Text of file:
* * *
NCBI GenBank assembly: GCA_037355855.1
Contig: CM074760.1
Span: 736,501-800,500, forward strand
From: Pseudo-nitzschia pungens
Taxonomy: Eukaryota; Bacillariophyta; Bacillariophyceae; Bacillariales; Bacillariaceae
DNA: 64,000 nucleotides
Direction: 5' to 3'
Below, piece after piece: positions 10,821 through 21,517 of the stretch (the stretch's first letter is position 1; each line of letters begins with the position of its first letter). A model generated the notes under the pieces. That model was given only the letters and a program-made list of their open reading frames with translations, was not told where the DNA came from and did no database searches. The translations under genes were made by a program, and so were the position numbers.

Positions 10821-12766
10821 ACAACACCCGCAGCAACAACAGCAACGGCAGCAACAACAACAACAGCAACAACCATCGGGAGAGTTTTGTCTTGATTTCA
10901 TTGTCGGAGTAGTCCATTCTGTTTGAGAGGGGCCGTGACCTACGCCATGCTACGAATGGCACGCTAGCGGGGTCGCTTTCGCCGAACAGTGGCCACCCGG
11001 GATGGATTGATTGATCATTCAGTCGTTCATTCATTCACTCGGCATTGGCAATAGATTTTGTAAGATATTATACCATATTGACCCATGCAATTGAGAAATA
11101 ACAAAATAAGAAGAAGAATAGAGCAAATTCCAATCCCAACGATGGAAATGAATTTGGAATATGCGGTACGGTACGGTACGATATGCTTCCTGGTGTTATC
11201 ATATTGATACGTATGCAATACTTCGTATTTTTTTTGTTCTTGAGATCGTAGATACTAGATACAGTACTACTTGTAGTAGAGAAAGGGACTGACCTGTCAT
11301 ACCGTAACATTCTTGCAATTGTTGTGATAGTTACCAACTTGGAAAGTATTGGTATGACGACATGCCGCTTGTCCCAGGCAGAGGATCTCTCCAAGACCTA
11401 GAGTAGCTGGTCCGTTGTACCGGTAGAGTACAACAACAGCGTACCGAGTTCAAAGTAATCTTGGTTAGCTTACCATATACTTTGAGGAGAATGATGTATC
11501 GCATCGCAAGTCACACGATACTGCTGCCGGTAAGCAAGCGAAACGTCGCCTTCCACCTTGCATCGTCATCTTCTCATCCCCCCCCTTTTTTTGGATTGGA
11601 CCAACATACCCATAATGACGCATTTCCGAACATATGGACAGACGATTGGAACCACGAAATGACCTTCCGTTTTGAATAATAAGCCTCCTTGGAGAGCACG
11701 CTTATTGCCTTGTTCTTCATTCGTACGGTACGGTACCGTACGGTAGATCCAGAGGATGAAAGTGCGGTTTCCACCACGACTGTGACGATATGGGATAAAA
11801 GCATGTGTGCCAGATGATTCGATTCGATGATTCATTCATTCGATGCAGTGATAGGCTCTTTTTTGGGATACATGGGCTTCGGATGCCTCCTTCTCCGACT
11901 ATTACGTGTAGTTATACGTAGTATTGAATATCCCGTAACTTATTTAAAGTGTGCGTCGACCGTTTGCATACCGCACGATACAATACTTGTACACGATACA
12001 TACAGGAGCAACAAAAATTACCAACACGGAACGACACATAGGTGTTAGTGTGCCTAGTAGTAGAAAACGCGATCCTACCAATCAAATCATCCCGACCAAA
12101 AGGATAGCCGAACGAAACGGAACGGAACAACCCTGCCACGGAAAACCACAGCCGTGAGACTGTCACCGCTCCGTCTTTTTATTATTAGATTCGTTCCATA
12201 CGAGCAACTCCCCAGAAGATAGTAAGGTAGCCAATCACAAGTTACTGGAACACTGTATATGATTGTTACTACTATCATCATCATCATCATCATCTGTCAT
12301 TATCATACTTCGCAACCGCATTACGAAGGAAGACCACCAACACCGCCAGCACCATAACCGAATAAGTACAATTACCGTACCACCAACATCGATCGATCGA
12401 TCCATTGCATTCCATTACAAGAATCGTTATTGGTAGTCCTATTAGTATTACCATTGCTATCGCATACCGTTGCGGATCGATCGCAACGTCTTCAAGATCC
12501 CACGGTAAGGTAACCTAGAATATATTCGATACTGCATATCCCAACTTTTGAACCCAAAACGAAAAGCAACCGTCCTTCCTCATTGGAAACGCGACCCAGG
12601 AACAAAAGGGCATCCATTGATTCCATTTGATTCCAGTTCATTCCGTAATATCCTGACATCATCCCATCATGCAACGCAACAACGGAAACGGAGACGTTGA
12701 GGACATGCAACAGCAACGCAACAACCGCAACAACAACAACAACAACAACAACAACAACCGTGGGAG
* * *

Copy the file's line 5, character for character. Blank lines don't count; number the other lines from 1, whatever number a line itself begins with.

Taxonomy: Eukaryota; Bacillariophyta; Bacillariophyceae; Bacillariales; Bacillariaceae